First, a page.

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Exhaustion is creeping back but managing it is in our control, says fatigue physician

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By Katherine Feeney and Alicia Nally of ABC

tired woman

Exhaustion and a lack of energy can be categorised as either pathological or non-pathological.
Photo: Cottonbro / Pexels

Collapsing in a heap each evening? Struggling to haul yourself out of bed in the morning? You’re not alone if you feel a curious case of fatigue creeping back into your life.

After pandemic-induced stress and government-sanctioned time at home away from social events, ubiquitous family gatherings and – for some – even the office, humans are struggling to recalibrate to our old way of life.

But Andrew Lloyd from the University of New South Wales fatigue clinic says the cure is well within our control.

The infectious disease epidemiologist says exhaustion and a lack of energy can be categorised as either pathological or non-pathological.

That is, there is something wrong with your physiology, like an infection, or you just need to rest.

“From a medical perspective when we’re talking about fatigue, it’s important we’re talking on the same wavelength as the patient,” Lloyd said.

“Just the word ‘fatigue’ or ‘tired’, it’s not very precise in the English language.

“Some patients will talk about being tired when they’re actually referring to feeling stressed, or sleep deprived, or [they] have had a recent illness.”

Doctors try to tease out whether fatigue “raises concerns” about someone having an underlying medical condition, Lloyd said.

“If the fatigue is going to be pathological we expect it’s not going to be relieved by rest and relaxation.”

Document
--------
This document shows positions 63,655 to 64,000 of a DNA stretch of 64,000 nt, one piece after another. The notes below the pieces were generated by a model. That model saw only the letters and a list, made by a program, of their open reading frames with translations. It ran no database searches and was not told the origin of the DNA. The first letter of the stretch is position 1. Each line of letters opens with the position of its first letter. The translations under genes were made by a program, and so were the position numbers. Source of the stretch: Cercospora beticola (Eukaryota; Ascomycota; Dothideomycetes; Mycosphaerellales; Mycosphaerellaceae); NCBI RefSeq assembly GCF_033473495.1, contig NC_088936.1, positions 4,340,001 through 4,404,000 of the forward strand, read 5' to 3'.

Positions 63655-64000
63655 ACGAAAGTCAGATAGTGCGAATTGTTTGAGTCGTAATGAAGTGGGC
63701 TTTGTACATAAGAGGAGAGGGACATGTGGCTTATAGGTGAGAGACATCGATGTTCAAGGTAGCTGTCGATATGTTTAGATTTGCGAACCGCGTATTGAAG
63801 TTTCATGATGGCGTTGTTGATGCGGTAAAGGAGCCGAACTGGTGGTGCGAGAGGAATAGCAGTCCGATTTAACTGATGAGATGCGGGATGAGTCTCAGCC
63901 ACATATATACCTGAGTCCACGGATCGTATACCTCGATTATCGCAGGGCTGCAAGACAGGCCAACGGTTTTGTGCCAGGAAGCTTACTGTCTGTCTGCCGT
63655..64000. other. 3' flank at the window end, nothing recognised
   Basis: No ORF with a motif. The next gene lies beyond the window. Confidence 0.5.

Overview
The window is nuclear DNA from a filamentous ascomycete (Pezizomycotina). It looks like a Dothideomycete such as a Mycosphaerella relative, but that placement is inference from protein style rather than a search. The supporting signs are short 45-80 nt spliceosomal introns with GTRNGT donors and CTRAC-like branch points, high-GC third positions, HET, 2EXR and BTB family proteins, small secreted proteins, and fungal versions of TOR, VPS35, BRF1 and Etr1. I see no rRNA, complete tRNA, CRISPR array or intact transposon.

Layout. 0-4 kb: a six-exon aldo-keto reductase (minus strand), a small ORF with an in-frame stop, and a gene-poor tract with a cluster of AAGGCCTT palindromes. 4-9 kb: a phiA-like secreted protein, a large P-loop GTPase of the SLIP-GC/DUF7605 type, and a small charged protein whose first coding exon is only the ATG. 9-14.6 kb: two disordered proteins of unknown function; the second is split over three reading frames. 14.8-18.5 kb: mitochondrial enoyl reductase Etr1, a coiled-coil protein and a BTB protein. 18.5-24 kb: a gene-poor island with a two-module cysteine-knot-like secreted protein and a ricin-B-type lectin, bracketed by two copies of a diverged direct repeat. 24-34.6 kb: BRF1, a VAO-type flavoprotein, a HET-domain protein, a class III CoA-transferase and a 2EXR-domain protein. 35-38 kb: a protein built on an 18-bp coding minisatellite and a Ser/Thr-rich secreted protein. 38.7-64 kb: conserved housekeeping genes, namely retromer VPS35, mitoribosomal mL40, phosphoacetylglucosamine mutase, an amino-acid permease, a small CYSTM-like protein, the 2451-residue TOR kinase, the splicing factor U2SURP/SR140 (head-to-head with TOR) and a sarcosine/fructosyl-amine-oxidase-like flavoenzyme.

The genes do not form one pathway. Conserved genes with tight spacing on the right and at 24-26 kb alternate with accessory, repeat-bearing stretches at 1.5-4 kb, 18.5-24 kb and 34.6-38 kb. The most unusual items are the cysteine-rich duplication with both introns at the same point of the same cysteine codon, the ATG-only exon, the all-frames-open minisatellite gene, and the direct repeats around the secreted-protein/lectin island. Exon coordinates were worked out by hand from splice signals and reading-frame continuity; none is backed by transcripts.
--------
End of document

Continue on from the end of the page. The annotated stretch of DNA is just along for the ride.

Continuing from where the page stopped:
Fatigue after illness is common

About one-third of people can experience lingering fatigue after an illness, according to Lloyd, and in the first week or two after sickness, that figure rises to about half.

Physicians don’t know exactly why tiredness and exhaustion can stick around for so long, but Lloyd said fatigue was a “very well-recognised entity within the context of acute infection”.

“If we survey fatigue in general practice, by far the majority of patients’ [conditions] will be explained by minor infectious diseases like a cold or flu, or a transient mental health condition like stress or having a tough time at work,” he said.

“That separates the circumstance where it might go on for weeks or months or longer, where something else might be going on.

“If we follow patients from acute viral infection over time – weeks or months later – what we recognise is that ongoing symptoms with fatigue … are very common.”

Non-pathological fatigue requires rest

Sometimes fatigue after illness persists to the point of limiting a person’s ability to do activities like going to the gym or getting through a work day.

Lloyd said in that context, patients should pay attention to the message their body was giving them.

“When we talk about this sort of fatigue where symptoms persist over weeks and months, we’re talking about fatigue not helped by rest,” he said.

“If [patients] say, ‘I’m going to push through this’, it does have the potential to exacerbate the symptoms.”

But “minor, transient, complaintive fatigue” that is caused by busy work and personal lives “is in our control to balance”, he says.

Lloyd recommended rest, eating plenty of healthy foods, drinking water and gentle exercise.


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